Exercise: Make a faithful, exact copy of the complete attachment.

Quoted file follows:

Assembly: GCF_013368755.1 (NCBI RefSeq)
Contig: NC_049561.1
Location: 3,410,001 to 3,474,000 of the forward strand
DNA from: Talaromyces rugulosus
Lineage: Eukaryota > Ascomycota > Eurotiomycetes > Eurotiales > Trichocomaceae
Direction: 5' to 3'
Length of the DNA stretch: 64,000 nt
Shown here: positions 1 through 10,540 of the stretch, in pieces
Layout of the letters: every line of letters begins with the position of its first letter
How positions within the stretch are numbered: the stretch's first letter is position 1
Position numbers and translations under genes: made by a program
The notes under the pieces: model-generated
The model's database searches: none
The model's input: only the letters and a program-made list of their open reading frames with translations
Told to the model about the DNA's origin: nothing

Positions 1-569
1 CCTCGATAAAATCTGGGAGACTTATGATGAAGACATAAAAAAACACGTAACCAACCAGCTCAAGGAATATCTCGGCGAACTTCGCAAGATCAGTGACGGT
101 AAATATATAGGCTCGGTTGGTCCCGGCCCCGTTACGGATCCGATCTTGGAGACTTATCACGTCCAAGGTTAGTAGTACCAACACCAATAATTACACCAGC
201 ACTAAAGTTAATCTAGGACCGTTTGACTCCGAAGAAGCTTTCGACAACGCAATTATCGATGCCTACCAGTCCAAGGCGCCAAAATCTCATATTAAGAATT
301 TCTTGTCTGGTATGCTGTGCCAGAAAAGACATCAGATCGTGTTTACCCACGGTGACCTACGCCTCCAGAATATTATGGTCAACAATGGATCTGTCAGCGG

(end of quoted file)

Assembly: GCF_013368755.1 (NCBI RefSeq)
Contig: NC_049561.1
Location: 3,410,001 to 3,474,000 of the forward strand
DNA from: Talaromyces rugulosus
Lineage: Eukaryota > Ascomycota > Eurotiomycetes > Eurotiales > Trichocomaceae
Direction: 5' to 3'
Length of the DNA stretch: 64,000 nt
Shown here: positions 1 through 10,540 of the stretch, in pieces
Layout of the letters: every line of letters begins with the position of its first letter
How positions within the stretch are numbered: the stretch's first letter is position 1
Position numbers and translations under genes: made by a program
The notes under the pieces: model-generated
The model's database searches: none
The model's input: only the letters and a program-made list of their open reading frames with translations
Told to the model about the DNA's origin: nothing

Positions 1-569
1 CCTCGATAAAATCTGGGAGACTTATGATGAAGACATAAAAAAACACGTAACCAACCAGCTCAAGGAATATCTCGGCGAACTTCGCAAGATCAGTGACGGT
101 AAATATATAGGCTCGGTTGGTCCCGGCCCCGTTACGGATCCGATCTTGGAGACTTATCACGTCCAAGGTTAGTAGTACCAACACCAATAATTACACCAGC
201 ACTAAAGTTAATCTAGGACCGTTTGACTCCGAAGAAGCTTTCGACAACGCAATTATCGATGCCTACCAGTCCAAGGCGCCAAAATCTCATATTAAGAATT
301 TCTTGTCTGGTATGCTGTGCCAGAAAAGACATCAGATCGTGTTTACCCACGGTGACCTACGCCTCCAGAATATTATGGTCAACAATGGATCTGTCAGCGG